With the large-scale expansion of highway construction in ecologically sensitive area, wildlife conservation has become an urgent and important topic during the highway infrastructure construction and operation. However, few studies have been made on the wildlife conservation along the highways in China. By using sample line method and infrared camera monitoring, a field survey from November 2008 to February 2012 was conducted on the road-kill, road effect zone for wildlife, wildlife crossing highway, and wildlife crossing structure along the Ring Changbai Mountain Scenic Highway, which is adjacent to the Changbai Mountain Nature Reserve. The results showed that within the 500 m roadside of the Highway, the species richness of mammals, birds, reptiles, and amphibians accounted for 42. 86%, 24. 78%, 66. 67%, and 66. 67% of the wildlife species richness in the Nature Reserve, respectively. Among the wildlife, 11 species were national protective species, 2 of which were of first-class, and 9 were of second-class. A total of 3475 wildlife belonging to 59 species were killed by the vehicles on this Highway, and the road-kill rate was averagely 61. 6 individuals · 100 km". In terms of magnitude, amphibians had the highest mortality (2996 individuals). The species richness of birds and mammals was not impacted by the Highway, but there was a concentrative trend about the frequency of these wildlife activities within the 200 m roadside. The 10 surveys in winter indicated that a total of 13 species were found crossing the Highway for 502 times, and Siberian Weasel had the highest crossing frequency (169 times). When crossing the Highway, the wildlife preferred to the highway section with the roadside vegetation being primitive Korean pine and broad-leaved forest. There were 6 medium and large sizes species using bridges and culverts to cross the Highway, and the utilization rate of the bridges and culverts was 88% and 44. 2%, respectively. Vegetation type, human disturbance, and size of wildlife crossing structure all had significant effects on the utilization rate. Some countermeasures for protecting the wildlife were provided correspondingly. Source


Li X.H.,Changbai Mountain Academy of science | Li X.H.,CAS Institute of Zoology | Yu J.J.,CAS Institute of Zoology | Zhang P.,Northeast Forestry University | And 2 more authors.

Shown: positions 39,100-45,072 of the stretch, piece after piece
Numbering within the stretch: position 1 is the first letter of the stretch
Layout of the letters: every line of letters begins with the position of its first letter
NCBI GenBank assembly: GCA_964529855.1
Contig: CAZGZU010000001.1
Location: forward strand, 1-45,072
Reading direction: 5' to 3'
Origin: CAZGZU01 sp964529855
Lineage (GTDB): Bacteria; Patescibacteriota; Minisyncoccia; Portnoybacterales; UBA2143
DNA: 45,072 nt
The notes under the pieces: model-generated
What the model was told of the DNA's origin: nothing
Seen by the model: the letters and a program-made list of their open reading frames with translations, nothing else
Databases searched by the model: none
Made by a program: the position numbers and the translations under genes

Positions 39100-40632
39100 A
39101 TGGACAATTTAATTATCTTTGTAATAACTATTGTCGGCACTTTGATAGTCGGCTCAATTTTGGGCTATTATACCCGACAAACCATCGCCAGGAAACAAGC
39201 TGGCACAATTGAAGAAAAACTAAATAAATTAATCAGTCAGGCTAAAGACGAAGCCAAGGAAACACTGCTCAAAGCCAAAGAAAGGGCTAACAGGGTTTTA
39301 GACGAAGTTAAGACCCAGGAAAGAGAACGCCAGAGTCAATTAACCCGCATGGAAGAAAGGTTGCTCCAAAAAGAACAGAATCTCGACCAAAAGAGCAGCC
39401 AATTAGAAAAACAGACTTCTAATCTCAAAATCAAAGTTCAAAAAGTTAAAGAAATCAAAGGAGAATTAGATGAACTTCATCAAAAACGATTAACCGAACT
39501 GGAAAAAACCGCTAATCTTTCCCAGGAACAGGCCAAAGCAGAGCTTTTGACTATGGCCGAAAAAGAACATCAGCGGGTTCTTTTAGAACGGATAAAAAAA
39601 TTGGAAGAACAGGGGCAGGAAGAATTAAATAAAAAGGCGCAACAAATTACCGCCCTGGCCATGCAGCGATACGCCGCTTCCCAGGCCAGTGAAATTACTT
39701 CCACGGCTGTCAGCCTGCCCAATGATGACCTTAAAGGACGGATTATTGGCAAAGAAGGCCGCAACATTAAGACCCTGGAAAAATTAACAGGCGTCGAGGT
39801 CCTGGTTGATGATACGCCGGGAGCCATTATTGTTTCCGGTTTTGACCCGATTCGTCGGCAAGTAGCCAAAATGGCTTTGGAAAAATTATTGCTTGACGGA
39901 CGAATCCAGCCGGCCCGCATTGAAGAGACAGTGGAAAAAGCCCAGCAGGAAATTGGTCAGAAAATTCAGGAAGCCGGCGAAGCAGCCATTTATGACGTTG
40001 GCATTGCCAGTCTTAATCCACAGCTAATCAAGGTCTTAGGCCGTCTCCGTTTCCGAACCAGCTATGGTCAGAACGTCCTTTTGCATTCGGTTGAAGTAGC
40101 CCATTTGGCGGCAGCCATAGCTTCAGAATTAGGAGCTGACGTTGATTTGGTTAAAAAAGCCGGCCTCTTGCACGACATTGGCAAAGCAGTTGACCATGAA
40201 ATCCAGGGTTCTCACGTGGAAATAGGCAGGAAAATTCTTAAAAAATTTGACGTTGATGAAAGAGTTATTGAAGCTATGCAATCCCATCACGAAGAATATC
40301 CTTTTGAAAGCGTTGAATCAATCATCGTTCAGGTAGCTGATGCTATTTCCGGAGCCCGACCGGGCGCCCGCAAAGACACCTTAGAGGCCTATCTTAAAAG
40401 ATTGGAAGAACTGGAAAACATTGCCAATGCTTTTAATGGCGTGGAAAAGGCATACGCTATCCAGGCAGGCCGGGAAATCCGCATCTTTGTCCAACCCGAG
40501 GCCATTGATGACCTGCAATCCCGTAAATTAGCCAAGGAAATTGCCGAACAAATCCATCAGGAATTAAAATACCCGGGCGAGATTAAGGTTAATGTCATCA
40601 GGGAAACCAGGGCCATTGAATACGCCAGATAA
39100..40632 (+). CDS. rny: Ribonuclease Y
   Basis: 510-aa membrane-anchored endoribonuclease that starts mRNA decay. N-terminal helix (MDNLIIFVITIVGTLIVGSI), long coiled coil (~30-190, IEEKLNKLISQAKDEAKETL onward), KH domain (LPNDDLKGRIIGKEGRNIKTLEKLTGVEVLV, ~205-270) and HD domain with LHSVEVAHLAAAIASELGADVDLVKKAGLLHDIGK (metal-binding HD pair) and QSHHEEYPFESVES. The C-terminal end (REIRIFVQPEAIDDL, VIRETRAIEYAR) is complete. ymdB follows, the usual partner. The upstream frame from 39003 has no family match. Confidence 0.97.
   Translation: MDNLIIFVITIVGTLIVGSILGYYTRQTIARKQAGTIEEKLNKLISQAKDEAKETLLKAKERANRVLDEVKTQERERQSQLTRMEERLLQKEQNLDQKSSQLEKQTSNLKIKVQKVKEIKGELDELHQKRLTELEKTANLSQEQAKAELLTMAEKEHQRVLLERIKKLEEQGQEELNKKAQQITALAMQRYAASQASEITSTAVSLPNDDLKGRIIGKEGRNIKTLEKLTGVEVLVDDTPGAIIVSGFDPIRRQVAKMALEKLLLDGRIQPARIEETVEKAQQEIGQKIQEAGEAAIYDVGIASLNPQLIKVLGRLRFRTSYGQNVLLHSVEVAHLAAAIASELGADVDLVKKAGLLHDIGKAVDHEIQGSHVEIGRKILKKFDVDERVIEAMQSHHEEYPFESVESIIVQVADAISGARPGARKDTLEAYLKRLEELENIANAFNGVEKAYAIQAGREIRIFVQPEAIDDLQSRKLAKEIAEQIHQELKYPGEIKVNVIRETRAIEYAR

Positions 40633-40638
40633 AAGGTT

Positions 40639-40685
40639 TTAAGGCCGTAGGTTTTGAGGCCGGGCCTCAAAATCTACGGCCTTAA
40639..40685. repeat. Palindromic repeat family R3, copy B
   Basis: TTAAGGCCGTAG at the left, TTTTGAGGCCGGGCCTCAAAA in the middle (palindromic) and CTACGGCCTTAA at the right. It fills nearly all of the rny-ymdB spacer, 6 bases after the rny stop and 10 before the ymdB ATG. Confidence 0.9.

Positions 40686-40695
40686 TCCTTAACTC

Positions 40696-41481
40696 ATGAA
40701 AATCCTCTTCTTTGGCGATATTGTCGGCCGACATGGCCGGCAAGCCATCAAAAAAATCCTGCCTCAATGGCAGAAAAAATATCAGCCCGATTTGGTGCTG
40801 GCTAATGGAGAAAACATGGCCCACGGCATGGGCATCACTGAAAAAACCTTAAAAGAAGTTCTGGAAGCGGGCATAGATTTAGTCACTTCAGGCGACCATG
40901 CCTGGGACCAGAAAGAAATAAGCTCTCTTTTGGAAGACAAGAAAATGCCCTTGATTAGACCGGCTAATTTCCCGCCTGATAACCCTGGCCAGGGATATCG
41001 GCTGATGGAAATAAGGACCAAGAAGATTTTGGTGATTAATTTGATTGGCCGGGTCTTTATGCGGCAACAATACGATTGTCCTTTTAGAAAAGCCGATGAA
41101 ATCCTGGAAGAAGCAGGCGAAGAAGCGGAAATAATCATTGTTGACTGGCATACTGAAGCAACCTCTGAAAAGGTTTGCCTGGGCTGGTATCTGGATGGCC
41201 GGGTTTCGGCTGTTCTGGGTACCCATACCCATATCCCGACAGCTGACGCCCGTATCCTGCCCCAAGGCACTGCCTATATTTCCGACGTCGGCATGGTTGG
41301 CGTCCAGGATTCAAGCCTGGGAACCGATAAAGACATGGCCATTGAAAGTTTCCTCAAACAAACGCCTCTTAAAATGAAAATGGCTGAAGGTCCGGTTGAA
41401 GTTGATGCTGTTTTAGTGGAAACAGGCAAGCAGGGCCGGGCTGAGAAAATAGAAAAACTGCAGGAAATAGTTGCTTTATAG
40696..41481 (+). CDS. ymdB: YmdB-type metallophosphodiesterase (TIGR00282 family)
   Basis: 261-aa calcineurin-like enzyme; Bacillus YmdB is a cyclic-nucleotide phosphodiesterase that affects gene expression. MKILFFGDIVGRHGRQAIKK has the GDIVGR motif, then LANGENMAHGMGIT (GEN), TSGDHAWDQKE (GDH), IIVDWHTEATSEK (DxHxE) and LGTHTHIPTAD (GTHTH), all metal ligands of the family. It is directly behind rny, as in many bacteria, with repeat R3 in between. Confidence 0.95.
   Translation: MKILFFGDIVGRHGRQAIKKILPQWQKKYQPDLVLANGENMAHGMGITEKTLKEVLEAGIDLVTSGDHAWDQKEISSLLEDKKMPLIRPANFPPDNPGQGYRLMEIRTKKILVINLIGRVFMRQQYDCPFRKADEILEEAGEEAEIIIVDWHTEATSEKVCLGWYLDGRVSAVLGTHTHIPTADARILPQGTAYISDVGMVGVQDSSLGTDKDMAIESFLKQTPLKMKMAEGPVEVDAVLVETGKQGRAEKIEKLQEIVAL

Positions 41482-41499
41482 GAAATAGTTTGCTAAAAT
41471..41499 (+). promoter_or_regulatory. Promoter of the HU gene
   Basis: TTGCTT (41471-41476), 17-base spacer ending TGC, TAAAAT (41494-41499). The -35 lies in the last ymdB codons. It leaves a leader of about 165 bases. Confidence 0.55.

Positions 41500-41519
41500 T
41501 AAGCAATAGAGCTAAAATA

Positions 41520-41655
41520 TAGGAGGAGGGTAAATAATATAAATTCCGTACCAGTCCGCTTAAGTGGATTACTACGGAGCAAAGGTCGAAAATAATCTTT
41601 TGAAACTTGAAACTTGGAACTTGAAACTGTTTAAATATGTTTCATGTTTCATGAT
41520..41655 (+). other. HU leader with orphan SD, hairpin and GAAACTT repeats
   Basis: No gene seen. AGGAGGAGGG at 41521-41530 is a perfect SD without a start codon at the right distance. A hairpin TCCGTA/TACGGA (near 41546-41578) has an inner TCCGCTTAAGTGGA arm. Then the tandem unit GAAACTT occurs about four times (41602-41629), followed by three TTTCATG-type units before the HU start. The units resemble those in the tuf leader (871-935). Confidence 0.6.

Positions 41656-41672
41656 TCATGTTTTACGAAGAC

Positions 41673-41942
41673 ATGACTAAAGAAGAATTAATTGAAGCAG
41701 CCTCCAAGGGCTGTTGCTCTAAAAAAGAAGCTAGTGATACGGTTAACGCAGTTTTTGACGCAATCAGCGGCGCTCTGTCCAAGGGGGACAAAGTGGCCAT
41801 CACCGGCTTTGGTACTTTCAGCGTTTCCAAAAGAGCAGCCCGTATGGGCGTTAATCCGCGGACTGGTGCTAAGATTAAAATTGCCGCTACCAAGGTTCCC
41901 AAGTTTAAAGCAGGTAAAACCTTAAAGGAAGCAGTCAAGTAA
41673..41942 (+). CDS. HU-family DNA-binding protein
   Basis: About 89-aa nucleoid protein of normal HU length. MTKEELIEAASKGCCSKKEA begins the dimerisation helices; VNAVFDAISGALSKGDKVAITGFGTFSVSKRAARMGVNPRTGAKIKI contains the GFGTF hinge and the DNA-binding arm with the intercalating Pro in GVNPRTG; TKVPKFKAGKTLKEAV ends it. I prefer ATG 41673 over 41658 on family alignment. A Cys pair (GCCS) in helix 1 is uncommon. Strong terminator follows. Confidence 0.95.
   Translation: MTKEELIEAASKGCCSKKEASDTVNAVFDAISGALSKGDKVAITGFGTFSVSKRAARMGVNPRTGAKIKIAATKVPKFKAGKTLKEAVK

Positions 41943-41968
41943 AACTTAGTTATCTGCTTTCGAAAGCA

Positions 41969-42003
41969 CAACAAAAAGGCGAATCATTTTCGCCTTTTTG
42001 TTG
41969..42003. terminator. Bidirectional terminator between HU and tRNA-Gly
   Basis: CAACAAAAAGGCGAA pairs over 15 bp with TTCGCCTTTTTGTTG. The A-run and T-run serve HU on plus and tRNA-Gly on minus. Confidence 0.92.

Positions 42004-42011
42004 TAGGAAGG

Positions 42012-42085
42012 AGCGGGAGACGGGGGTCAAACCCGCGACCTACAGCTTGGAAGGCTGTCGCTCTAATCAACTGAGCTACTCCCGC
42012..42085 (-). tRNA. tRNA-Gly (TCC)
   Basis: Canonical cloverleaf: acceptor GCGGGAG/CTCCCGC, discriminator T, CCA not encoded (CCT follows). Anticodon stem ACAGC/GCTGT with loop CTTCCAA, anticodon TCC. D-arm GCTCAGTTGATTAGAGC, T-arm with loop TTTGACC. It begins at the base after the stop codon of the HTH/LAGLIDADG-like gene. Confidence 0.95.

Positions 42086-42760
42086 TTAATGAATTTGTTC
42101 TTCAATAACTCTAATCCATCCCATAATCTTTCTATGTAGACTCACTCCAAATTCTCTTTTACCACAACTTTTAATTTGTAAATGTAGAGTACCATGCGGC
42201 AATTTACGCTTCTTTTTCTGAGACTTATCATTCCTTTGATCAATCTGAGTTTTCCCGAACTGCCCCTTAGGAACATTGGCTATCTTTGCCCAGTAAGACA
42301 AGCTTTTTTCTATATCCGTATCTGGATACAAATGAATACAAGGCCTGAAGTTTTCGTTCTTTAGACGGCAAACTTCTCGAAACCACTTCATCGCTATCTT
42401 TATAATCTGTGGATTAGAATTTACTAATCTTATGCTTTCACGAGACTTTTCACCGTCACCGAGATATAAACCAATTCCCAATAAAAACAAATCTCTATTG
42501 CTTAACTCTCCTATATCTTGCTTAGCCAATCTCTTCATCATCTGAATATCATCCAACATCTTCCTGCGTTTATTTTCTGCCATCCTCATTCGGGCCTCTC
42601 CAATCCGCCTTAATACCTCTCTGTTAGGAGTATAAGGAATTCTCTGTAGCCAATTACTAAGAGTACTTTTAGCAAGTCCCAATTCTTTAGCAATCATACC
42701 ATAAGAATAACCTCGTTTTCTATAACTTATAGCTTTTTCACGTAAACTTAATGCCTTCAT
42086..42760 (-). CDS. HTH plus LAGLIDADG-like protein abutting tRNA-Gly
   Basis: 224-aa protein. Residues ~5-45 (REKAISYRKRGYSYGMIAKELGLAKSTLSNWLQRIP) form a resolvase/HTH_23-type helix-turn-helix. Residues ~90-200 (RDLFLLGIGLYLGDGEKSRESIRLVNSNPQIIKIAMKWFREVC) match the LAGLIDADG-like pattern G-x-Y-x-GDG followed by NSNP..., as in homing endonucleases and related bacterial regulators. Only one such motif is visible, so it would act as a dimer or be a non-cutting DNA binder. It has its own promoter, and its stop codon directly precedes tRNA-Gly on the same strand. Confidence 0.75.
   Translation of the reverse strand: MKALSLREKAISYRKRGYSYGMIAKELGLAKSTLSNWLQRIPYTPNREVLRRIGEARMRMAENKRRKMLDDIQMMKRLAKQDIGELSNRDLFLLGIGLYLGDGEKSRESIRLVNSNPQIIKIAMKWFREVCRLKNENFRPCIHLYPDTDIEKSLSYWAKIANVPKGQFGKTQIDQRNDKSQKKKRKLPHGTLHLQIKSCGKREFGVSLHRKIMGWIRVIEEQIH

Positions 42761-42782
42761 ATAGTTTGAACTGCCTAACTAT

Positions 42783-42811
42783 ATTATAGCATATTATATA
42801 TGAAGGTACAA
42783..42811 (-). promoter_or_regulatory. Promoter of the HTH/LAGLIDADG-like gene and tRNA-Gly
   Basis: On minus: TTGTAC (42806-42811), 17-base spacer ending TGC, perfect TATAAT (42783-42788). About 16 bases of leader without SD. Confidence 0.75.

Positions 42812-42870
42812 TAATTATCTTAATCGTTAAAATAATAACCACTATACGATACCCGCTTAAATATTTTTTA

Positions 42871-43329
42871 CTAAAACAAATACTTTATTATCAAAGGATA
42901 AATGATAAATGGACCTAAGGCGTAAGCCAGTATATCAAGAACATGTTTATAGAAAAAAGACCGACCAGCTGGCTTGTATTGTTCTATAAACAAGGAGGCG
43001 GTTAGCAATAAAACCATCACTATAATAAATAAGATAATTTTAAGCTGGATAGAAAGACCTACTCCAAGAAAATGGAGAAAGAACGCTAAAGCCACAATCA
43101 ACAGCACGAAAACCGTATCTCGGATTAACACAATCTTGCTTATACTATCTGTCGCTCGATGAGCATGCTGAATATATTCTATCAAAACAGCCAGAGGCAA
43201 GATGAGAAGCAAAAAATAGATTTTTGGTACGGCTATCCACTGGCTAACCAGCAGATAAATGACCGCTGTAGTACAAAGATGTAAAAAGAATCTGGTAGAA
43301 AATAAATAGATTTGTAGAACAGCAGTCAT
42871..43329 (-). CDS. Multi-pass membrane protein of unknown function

Shengtai Xuebao/ Acta Ecologica Sinica | Year: 2016

Using camera traps can provide valuable information for estimating wildlife density, and further contributes to conservation activities. For species that can be individually recognized, such as tigers and leopards, camera trapping combined with mark-recapture techniques can provide reliable estimates of population density. However, most species cannot be individually recognized, and no sophisticated models are available for accurate estimation of their densities. At present, the only available model is Rowcliffe et al.'s gas molecule movement model, which assumes animals behave like ideal gas particles, moving randomly and independently of one another. Such a model is not appropriate for either territorial or social species, or elusive species that usually move along trails. We developed a novel method to estimate the population density of animals that cannot be individually recognized. This method is based on the simulation of animal movement and pseudo camera trapping processes at a series of population densities. We matched results of real camera trapping with those of simulated camera trapping to estimate population density. The method was coded using the R language. We deployed 25 cameras (LTL5120) in the 25 hm2 forest dynamics plot in the Changbaishan National Nature Reserve, China for 41 days in the winter of 2011 and 40 days in the winter of 2012. The Siberian chipmunk (Eutamias sibiricus)and Korean field mouse (Apodemus peninsulae) are two dominant species in the plot. Animal movement was simulated by setting a starting location and a series of moving directions and step lengths. The starting location was a randomly selected point in the survey area. The direction of the first movement, θ, was also randomly selected from a range of 0-2π. The length and angle of deflection of subsequent movements followed normal distributions N (1 m, 0.1 m) and N (0, 30 degrees), respectively. We also defined a home range for each species by forcing the simulated animal to return to the starting location (assumed to be a mouse hole) at a rate of D/50, where D is the distance in meters between the current and original locations. The simulations of animal movement were run under a series of population densities. We matched the simulated results and the observed photo records using the random forest algorithm to estimate the population density and its confidence intervals. This analysis determined that the density of the Siberian chipmunk is 1.96hm2, and 2.71hm2 for the Korean field mouse. Our method has a number of limitations. First, the movement pattern of the target species must be known. In this study, we selected movement parameters (step length, angle of deflection, home range size, etc.) by visually checking the simulated footprint chains, which should be replaced by field tracking. Second, the cameras must be deployed in the field systematically, at regular intervals, so that virtual camera trapping can be simulated accordingly. In spite of the limitations, this method can provide reliable estimates for population density for animals that cannot be individually recognized. Our new method can be used for other camera trapping practices, as long as the movement pattern of the species is known. © 2016, Ecological Society of China. All rights reserved. Source